to see if they wanted the union to represent them. ECF Nos.
1-1 at 150; 29-1 at 493. Sharron denies that he told Arellano
or Servin that he was going to call the other engineers, but
Sharron did call the other engineers, who all stated they
were going to vote no. ECF No. 29-1 at 368-70. Sharron
reported this information back to Marty. Id. at 370.
to Servin, between February 1st and 6th, Sharron approached
him and stated “they” suspected Arellano, Charles
Walker, and another employee named Rico were the three main
people behind the union organizing effort. ECF No. 1-1 at
143. Sharron testified at the ALJ proceedings that he
suspected Arellano was behind the union organizing effort and
that Arellano told him before the election that Arellano
supported the union. ECF No. 29-1 at 371. Although all of the
engineers told Sharron they were voting no, the engineers
voted in favor of the union.
has shown a likelihood of success on these charges. Marty
sent Sharron to investigate the union organizing effort, and
Sharron later stated “they” knew who was behind
it. The NLRB “has long held that, when, in comments to
its employees, an employer specifically names other employees
as having started a union movement or as being among the
union leaders, the employer unlawfully creates the
impression, in the minds of its employees, that he has been
engaged in surveillance of his employees' union
activities.” In Re Royal Manor Convalescent Hosp.,
Inc., 322 NLRB 354, 362 (1996).
Overstreet has shown a likelihood of success related to
Sharron's questioning of Servin and Arellano. An employer
has a First Amendment right to ask questions of and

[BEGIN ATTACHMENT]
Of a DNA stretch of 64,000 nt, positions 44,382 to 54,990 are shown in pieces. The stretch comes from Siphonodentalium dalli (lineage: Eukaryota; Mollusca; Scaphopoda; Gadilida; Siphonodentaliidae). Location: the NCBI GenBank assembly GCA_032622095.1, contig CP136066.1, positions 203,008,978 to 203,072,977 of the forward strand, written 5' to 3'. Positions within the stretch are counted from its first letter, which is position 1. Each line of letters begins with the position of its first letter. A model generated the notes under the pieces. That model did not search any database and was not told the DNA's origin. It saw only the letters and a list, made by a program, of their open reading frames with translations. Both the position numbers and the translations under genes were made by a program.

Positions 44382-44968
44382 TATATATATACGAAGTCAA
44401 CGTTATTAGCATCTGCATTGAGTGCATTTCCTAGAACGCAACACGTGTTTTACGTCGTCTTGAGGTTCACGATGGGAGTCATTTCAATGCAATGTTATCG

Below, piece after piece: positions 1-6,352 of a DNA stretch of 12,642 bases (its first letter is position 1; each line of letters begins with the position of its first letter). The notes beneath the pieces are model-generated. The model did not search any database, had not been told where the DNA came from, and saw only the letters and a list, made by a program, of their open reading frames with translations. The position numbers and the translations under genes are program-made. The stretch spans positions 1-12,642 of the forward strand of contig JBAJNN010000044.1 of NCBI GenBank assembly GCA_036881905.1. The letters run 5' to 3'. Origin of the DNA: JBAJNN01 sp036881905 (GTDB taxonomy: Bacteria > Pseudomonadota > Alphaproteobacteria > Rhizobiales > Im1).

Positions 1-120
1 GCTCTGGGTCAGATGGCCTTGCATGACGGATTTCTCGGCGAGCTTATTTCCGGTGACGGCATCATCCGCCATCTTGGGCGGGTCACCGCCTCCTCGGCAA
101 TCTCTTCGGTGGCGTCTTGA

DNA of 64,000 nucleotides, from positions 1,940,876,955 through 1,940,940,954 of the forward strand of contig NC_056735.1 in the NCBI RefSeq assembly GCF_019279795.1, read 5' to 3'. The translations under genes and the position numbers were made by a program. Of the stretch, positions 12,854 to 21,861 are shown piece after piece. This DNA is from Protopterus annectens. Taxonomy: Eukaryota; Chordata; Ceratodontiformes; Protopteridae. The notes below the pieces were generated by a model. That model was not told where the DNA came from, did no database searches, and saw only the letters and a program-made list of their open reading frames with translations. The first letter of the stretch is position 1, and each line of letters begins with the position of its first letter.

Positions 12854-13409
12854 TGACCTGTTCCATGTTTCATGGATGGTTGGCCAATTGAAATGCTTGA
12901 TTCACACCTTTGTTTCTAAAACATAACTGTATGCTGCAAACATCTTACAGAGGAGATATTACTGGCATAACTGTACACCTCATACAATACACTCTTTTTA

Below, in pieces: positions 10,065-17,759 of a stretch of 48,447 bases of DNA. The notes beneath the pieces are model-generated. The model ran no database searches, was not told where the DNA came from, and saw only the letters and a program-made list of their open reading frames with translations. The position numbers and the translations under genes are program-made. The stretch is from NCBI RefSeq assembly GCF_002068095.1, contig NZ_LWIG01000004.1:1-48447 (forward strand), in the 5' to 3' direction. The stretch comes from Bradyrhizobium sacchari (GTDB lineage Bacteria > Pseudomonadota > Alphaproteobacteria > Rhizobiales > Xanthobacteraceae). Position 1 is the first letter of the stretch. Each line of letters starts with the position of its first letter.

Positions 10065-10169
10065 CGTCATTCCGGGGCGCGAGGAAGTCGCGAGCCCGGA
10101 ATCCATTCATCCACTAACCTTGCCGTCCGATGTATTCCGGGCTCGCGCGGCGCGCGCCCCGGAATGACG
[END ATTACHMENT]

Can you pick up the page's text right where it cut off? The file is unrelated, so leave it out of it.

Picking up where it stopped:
communicate with its employees about union matters “so
long as the communications do not contain a threat of
reprisal or force or promise of benefit.” Westwood
Health Care Ctr., 330 NLRB 935, 947 (2000); see
also 29 U.S.C. § 158(c) (providing that
“[t]he expressing of any views, argument, or opinion .
. . shall not constitute or be evidence of an unfair labor
practice . . . if such expression contains no threat of
reprisal or force or promise of benefit”). To determine
the line between legitimate communications and unlawful
coercion, the NLRB asks “whether under all of the
circumstances the interrogation reasonably tends to restrain,
coerce, or interfere with rights guaranteed by the
Act.” Westwood Health Care Ctr., 330 NLRB at
948. Some factors that may be considered include (1) the
background of hostility toward the union (or lack thereof);
(2) the nature of the information sought; (3) the
questioner's identity; (4) the place, tone, duration,
purpose, and method of questioning, and (5) whether the
questioning is repeated. Id. These are not the only
factors to consider and the ultimate question is
“whether under all the circumstances the interrogation
reasonably tends to restrain, coerce, or interfere with
rights guaranteed by the Act.” Id.
is no evidence that anyone at Apex expressed hostility toward
the union before Sharron made his statements. However,
Sharron's statements themselves appear hostile because he
characterized it as the union “forcing” its way
in, told Servin the union would do nothing but take his
money, and told Arellano he did want the union and was going
to call other employees to see where they stood. Within a day
of the union's petition, Sharron had questioned two
different engineers and indicated he was going to question
all of them about their union views. Sharron was a
supervisory engineer and was sent by Marty to investigate the
union organizing effort. It is unclear from the record what
Sharron's tone was, but apparently both Servin and
Arellano felt intimidated enough to be circumspect in
response to Sharron's questions. Indeed, all of the
engineers denied they were going to vote for the union, even
though a majority of them later did. Overstreet thus has
presented some evidence of coercive questioning.
Overstreet presented evidence that Sharron commented that the
union would do nothing but take Servin's money. The NLRB
has held that “comments designed to impress on the
employees the futility of having selected the Union as their
collective-bargaining representative” violate §
8(a)(1). See Flamingo Hilton-Reno, Inc., 321 NLRB
409, 416 (1996). Consequently, Overstreet has shown a
likelihood of success on these allegations by presenting some
evidence and arguable legal theories.
Dramise's Statements to Servin and Arellano